Turning data into stories people can connect with
Data interpretation and data storytelling are key to why social intelligence initiatives succeed. By extracting important insights from data and turning them into stories that people can connect with, it paves the way for your social intelligence initiative to have a measurable business impact.
What makes stories so powerful?
So why are stories so important for your social intelligence efforts? It’s because they’re extremely powerful:
- They focus on what’s important. By identifying the things that are most important to your audience from a sea of data, you can create a connection. You can show you understand what matters to them.
- They communicate more than information. In addition to just telling you facts, they also help you make sense of who your audience is as individuals or as a group.
- Stories are how humans are wired to learn. They help connect data points together in a way that enables us to consume them, assimilate them, and hopefully act on them
- They draw people in and engage them. Stories are a great way of helping people understand what the data is telling them so they can identify with it and eventually act on it.
Understanding what makes a compelling story
To turn data into stories, it’s important to first understand what makes a story compelling in the first place? What elements are essential to tell a story that can have an emotional impact on the audience?
Essentially, a compelling story has four main elements:
Objective – What’s the business question you’re trying to answer? Everything should be centred on this and your data should help to answer this question.
Content – What data do we need to tell the story or answer the business question?
Structure – Data points and ideas should be organised into a coherent story.
Delivery – This focuses on presentation and style – how we’re actually delivering the story.
The 3 principles of data storytelling
To tell a good story using data, there are three principles to follow:
Principle 1 – Data collection: Triangulating your data sets
Where you source your data is a vital consideration. It’s important to cast your net wide, factoring in all the different possible sources available to answer your business question. And it goes beyond just analysing social media posts.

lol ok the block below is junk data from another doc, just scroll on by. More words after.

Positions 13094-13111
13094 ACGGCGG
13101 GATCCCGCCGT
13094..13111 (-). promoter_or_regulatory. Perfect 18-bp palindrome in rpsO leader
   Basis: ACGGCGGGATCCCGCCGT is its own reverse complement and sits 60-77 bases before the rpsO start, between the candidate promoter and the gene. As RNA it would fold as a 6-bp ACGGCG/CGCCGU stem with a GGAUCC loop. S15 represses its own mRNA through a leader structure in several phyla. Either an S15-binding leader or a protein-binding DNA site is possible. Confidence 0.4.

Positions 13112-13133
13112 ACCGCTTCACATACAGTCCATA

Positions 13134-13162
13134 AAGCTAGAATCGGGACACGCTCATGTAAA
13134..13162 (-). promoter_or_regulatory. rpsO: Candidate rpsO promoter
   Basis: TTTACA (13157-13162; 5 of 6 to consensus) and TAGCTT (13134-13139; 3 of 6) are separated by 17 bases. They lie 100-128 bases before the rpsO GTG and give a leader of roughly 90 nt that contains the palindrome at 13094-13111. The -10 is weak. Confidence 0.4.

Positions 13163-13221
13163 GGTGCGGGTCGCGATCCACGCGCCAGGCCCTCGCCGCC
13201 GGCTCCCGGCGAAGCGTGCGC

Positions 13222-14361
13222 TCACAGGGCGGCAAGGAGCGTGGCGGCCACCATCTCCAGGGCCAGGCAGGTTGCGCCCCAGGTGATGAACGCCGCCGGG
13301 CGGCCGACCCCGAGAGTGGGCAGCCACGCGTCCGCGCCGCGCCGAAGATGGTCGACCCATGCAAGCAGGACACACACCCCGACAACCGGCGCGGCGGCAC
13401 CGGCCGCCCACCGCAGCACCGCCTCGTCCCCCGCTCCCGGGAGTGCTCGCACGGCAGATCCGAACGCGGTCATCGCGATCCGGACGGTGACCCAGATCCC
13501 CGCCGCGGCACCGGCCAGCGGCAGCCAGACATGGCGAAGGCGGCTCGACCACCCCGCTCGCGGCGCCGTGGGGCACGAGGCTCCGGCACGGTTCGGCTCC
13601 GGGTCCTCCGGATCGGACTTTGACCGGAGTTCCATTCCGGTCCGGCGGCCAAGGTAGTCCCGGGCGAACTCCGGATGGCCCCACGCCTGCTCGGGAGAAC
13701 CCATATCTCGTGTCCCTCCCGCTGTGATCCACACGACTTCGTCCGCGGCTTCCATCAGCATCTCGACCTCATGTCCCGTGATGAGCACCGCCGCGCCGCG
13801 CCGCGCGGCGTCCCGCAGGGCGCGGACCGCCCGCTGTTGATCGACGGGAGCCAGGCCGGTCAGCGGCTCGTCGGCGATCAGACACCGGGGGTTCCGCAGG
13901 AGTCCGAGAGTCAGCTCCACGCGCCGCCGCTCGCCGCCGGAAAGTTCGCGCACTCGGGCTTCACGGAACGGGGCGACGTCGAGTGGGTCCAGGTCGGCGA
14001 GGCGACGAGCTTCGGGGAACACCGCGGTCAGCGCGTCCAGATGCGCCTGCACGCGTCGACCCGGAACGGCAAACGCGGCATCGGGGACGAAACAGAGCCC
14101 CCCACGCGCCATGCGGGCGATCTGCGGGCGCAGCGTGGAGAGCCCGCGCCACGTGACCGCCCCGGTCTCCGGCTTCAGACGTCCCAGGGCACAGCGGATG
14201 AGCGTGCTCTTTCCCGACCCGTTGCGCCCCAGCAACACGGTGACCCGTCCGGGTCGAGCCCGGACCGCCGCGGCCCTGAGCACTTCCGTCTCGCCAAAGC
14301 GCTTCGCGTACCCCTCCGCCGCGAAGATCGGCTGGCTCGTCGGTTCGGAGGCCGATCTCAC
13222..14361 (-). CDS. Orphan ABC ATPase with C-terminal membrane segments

Volume spikes in social signals can direct your thinking and give you an idea of what you should analyse. However, using them alone only tells you just one part of the story and can, therefore, be misleading. It helps to look beyond that and complement your social data with other factors and data sources.
You can look at search, for example, to indicate interest. Plus, it also helps you hear from people who aren’t active on social media or necessarily posting content. External factors such as seasonality, what’s happening in the news, etc. are also crucial to consider.
Principle 2 – Analysis: Use a framework
Using a framework is a great way of sorting the facts out with pre-existing context. There are a lot of frameworks available in all shapes and sizes such as Mazlow’s Hierarchy of Need or the Censydiam motivational framework. Or you can even create a brand-specific framework based on internal values, KPIs, and so on. It’s just a matter of identifying which of these is the right framework to apply for your specific case and eventually use for your data scope.
Principle 3 – Storytelling: The Pyramid Principle
Developed by Barbara Minto, The Pyramid Principle involves laddering up to a key message. Essentially, it involves taking a series of facts or observations and grouping them together based on common themes, patterns, or clusters.
You’ll begin to see that each of those groups has some key learning, argument, or insight. This will help you identify an argument generated from each set of ideas, facts, or observations. From this, you can see a narrative emerging for your story, which will lead to the ultimate conclusion.
Learn to tell great stories
Data storytelling can make or break your social intelligence initiative, which makes it a crucial skill to master. To learn more about using data to tell stories, check out our webinar “More than a soundbite: storytelling using social media data” in partnership with Ipsos.